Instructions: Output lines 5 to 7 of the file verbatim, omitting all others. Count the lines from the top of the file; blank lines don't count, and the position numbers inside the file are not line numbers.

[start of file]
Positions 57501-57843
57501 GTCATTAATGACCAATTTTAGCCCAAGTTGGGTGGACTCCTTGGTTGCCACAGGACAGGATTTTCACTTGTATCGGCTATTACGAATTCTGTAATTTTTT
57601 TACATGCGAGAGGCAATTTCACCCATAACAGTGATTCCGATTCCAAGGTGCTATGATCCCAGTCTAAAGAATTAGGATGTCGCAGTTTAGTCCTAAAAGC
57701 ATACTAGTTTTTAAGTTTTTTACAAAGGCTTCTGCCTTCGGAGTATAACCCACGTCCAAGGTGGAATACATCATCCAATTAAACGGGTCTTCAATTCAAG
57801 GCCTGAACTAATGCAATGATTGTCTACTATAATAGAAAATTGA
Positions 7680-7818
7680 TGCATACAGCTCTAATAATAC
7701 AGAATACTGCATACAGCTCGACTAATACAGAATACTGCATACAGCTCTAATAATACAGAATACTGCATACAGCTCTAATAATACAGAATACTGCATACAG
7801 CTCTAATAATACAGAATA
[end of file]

57801 GCCTGAACTAATGCAATGATTGTCTACTATAATAGAAAATTGA
Positions 7680-7818
7680 TGCATACAGCTCTAATAATAC